All posts by Nick DeSantis


Emory U. Investigates Alleged Bias Involving Jewish Fraternity

Emory University said this week that it was investigating allegations of bias that was said to have occurred during an intramural flag-football game between members of a historically Jewish fraternity and a team of other Emory students. Some of those students accused members of the fraternity, Alpha Epsilon Pi, of making offensive statements to their opponents, such as “go back to India.”

The incident came to light two weeks after swastikas and other graffiti were found painted on the fraternity’s house shortly after Yom Kippur.

“Incidents like this are a reminder that each of us is vulnerable to the nefarious acts of a few. Whether these acts are sexist, racist, xenophobic, homophobic, or anti-Semitic, we cannot and will not tolerate harassment of any individual or group,” Ajay Nair, Emory’s dean of campus life, said in the statement. “We share the indignation and disappointment already conveyed by many members of the university community. Such expressions of bias are offenses against both the intended victims and our entire university family.”

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Tracking the 2014 Nobel Prize Winners

The 2014 Nobel Prizes are being awarded this week. Keep track of the winners here as they are announced.

Physiology or Medicine: Half of this prize was awarded to John O’Keefe, a neuroscientist and professor at University College London. The other half was awarded jointly to May-Britt Moser, director of the Centre for Neural Computation at the Norwegian University of Science and Technology, and Edvard I. Moser, director of the Kavli Institute for Systems Neuroscience, also at the Norwegian Unive…


‘U.S. News’ Says 2 Colleges Misreported Rankings Data

U.S. News & World Report said on Wednesday that two colleges had submitted inflated data that were used in the 2015 edition of the magazine’s “Best Colleges” rankings.

Robert J. Morse, U.S. News’s chief data strategist, and Diane Tolis, its director of data projects, wrote a blog post explaining the two cases, involving Lindenwood University, in St. Charles, Mo., and Rollins College, in Winter Park, Fla. Several other colleges have been involved in cases of misreported rankings data in recent ye…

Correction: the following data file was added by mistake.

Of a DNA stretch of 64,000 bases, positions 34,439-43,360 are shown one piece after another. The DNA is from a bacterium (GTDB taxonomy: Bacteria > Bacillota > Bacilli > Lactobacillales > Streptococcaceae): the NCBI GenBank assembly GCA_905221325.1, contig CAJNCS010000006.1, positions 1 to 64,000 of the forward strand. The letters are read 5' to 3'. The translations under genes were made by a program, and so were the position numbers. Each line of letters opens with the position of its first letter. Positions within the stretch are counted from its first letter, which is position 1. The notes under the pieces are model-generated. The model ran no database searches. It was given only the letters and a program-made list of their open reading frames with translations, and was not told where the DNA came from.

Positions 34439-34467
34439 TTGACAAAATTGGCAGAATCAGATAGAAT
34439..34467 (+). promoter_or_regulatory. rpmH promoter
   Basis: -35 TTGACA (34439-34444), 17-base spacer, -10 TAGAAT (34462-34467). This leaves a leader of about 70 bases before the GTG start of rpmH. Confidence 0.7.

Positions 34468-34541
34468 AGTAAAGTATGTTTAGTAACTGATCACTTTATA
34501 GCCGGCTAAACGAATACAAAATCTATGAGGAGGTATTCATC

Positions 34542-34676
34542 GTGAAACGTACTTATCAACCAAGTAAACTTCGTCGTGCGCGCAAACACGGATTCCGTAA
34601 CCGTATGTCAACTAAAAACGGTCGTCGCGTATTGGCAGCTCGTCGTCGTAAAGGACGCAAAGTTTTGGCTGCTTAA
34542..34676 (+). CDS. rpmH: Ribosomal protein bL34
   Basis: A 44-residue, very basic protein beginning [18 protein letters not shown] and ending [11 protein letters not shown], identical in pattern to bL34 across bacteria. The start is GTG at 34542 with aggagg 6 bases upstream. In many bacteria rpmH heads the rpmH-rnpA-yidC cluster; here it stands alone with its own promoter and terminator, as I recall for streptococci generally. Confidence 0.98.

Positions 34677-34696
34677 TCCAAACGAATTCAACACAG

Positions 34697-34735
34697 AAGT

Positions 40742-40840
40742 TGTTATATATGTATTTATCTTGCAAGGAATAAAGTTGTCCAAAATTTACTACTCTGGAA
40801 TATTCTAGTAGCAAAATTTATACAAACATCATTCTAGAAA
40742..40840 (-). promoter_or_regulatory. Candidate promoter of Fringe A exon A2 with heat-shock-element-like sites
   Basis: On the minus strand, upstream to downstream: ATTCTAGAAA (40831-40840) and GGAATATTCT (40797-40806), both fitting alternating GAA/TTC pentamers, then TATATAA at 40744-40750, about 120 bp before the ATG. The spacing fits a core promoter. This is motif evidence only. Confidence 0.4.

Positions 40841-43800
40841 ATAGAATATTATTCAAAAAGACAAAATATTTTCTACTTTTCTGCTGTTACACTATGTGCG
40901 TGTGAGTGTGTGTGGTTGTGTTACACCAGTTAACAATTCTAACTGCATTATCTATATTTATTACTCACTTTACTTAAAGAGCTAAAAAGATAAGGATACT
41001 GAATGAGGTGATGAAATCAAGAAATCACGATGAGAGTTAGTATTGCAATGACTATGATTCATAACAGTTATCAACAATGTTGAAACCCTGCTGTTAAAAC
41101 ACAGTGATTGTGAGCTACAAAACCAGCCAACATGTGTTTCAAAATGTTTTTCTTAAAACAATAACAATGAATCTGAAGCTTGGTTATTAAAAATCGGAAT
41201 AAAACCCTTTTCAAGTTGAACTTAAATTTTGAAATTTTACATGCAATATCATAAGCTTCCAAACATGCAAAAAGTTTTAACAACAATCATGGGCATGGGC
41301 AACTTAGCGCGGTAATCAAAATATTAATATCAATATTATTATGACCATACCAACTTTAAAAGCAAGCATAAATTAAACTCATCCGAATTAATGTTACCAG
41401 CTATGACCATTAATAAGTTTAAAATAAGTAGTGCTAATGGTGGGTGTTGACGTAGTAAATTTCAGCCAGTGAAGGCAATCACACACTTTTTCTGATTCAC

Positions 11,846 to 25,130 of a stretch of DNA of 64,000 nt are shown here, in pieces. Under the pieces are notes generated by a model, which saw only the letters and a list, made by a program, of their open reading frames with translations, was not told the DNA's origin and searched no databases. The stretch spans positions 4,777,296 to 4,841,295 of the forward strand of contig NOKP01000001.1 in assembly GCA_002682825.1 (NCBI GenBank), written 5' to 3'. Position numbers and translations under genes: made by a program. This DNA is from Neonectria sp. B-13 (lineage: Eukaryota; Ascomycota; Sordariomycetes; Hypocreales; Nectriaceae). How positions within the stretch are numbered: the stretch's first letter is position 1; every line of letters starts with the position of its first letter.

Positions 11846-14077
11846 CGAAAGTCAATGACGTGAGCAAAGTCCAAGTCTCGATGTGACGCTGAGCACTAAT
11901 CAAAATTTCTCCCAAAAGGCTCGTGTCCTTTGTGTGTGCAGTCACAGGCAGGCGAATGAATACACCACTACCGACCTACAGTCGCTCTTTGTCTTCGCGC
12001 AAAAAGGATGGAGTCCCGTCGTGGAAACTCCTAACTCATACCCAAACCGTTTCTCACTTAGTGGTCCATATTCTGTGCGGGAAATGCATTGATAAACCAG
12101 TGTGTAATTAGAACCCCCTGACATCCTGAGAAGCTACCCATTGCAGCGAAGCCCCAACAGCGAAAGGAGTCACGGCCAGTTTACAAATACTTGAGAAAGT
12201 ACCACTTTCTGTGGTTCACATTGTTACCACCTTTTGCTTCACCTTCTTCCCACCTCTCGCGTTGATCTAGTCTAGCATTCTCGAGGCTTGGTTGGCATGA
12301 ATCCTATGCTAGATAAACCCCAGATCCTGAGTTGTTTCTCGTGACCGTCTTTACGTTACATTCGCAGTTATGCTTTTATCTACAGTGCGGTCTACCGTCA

N.J. 2-Year College to Pay Ex-Professor $275,000 to Settle Disability Lawsuit

Mercer County Community College, in West Windsor, N.J., has agreed to pay a former assistant professor $275,000 to settle allegations that it failed to accommodate her disability.

The college hired the professor, Monique Simon, in 2006. She received a diagnosis of chronic fatigue syndrome and alleged that the college would not allow her to take on a reduced role as she coped with her medical condition. She also accused the administration of retaliating against her after she filed a grievance against the college.

The college admitted no wrongdoing in the settlement agreement.

In a statement, the college stated it is pleased that the parties have “have resolved their differences through mediation with no admission of liability or fault by either party in an agreement that amicably terminates the employee/employer relationship.”

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Johns Hopkins U. Says It Failed to Notify Students of Sexual Assault

The Johns Hopkins University said on Wednesday that it had failed to alert the campus to what it described as an alleged sexual assault at a fraternity house last year, The Baltimore Sun reported.

Ronald J. Daniels, the university’s president, wrote a letter to the campus that accompanied the release of the institution’s annual security report. In his letter, he called the university’s failure to report the alleged incident, which was said to have taken place at the off-campus house of the Pi Kappa Alpha fraternity, “unacceptable.”

Mr. Daniels began an internal investigation into the matter after students protested the university’s handling of the allegations.

In August, the U.S. Department of Education’s Office of Civil Rights launched a separate, continuing investigation of the university’s actions following the assault after a group of anonymous students filed a complaint arguing Hopkins violated the Clery Act and Title IX, both of which require disclosure of sexual assaults to the public.